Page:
Note: Mark Twain may not have actually said this.


Galvin, Joe. "A Year In Debunks: Separating Social Media Fact From Social Media Fiction." Storyful blog.      http://blog.storyful.com/2013/12/16/a-year-in-debunks-separating-social-media-fact-from-social-media-fiction/#.U-4jAk1OW75 

Shapiro, Fred.  "Quotes Uncovered--How Lies Travel."  Freakonomics blog.

"AP Twitter feed hacked; no attack at White House." USA Todayhttp://www.usatoday.com/story/theoval/2013/04/23/obama-carney-associated-press-hack-white-house/2106757/


is a cross-collaborative initiative where
Tarleton State University students, faculty, and staff organize
annual social media conference and produce a peer-reviewed social media research journal.
Follow us on
Twitter and Facebook. for the latest social media news, research, and more.

Yvonne is a TSMRI co-director and librarian who likes old movies and new media.


  1. It's amazing how much false information we get from social media. I find myself constantly using google to verify things, but I never stop to verify the validity of those hits. It's also a great idea to look up quotes! I never put any thought in to the fact that I might be falsely crediting people for quotes that aren't even theirs. Great article!

  2. This was a very informative blog. I think because we are in such an "instant" generation, and information is at our fingertips all the time, it's easy to take for granted the truth. We don't want to take the time to research the truth and too many times end up believing what we read. As educators, it is imparative that we learn to evaulate and verify information and to ask for help if we can't find the truth. Then, we can teach our students to do the same.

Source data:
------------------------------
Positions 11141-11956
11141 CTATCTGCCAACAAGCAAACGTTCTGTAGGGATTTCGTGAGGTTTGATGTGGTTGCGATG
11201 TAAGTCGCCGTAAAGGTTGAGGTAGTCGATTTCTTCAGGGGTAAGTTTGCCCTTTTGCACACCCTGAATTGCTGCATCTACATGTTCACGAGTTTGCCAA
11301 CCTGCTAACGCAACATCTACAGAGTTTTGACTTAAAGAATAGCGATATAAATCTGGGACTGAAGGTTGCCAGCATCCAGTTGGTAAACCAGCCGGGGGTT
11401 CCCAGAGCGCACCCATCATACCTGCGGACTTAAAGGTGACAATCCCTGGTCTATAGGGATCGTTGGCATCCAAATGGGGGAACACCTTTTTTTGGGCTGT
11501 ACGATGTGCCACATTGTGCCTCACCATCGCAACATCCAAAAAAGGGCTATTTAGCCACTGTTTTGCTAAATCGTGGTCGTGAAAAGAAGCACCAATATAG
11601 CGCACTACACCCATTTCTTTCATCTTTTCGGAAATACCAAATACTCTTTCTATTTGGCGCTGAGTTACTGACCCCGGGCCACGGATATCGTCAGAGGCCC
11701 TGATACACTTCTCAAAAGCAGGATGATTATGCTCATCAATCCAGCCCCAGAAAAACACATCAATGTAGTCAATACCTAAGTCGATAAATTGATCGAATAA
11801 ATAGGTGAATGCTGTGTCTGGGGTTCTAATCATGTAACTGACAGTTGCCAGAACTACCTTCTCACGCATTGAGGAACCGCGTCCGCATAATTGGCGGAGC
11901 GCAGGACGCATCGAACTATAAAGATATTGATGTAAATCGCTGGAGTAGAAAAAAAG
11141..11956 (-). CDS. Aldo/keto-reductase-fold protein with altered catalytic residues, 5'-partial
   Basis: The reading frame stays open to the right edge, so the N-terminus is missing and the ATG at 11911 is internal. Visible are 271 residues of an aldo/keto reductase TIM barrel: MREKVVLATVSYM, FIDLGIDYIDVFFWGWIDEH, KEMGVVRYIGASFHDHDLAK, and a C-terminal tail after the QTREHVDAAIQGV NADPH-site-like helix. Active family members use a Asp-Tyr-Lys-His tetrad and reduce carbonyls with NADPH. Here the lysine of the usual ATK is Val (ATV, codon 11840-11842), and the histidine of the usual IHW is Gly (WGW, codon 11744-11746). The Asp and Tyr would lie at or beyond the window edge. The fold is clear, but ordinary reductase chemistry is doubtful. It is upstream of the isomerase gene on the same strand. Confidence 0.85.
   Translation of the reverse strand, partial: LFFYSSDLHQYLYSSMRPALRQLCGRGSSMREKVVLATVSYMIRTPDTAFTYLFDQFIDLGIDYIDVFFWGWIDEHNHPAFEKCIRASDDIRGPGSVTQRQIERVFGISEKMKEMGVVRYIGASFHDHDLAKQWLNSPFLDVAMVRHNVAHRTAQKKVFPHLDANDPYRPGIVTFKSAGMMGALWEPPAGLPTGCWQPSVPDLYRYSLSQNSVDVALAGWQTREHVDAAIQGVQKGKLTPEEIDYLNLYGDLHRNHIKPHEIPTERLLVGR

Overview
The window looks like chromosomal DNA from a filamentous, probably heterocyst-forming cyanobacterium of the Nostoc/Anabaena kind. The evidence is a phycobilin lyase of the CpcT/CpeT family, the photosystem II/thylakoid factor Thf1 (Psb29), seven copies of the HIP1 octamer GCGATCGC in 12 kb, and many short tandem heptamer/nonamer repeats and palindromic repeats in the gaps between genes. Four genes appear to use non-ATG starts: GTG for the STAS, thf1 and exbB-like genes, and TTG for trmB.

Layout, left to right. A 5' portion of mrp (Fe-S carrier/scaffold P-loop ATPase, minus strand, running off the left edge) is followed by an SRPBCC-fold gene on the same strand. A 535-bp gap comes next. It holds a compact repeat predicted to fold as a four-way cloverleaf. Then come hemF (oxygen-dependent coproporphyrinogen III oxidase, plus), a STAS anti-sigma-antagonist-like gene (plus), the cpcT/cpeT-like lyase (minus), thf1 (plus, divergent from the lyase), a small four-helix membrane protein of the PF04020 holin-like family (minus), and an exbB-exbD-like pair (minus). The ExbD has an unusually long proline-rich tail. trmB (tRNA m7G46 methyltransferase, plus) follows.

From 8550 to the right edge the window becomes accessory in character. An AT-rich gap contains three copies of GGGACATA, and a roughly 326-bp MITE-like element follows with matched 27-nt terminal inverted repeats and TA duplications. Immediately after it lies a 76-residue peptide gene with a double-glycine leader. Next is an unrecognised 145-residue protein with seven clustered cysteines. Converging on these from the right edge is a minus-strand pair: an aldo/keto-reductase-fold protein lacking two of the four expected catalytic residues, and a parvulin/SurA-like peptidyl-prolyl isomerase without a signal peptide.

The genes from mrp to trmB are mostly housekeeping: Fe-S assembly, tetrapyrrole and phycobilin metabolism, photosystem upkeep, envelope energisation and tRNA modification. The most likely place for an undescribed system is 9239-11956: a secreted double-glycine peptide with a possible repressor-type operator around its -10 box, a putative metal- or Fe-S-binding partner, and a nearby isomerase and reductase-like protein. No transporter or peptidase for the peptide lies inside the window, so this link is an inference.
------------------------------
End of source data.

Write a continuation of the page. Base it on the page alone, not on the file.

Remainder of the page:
3. I have seen several of these examples on FB and either laugh because they are so far out there, or wonder why on earth someone would forward or share something that was obviously not real. If I don't know if it's true or not, I go to Snopes.com. Great information! Thanks!
    Monica P

  4. I think social media can be both good and bad. For instance, Facebook is a great way to stay in contact with family and friends who you may not get to see often. On the other hand, facebook can also do damage to a person's reputation if you give out too much information. There are also privacy issues with facebook because your account could be hacked into. An example of false information online, could include hoaxes about celebrities dying. To me, as an educator, it would probably be best to just stay away from social media. This will keep my name clear and me out of any kind of drama.

  5. It is bizarre to me how more and more frequently false information is being shared online. For example, the countless information, both true and false, about Ebola that is in all forms of media these days. Another example is the numerous times that false celebrity deaths that go around the internet. It is a shame to me because it makes it hard to believe true information that is shared. This article was an informative and great reminder to fact check information before sharing and telling others!
    Megan Wells

  6. I think this information is extremely useful! I think everyone should be more aware of the accuracy of the information they are using from the Internet. I've never heard of snopes.com but plan on using it in the future. I think everyone would benfit from this information.

    Caitlin C

  7. Brandon T.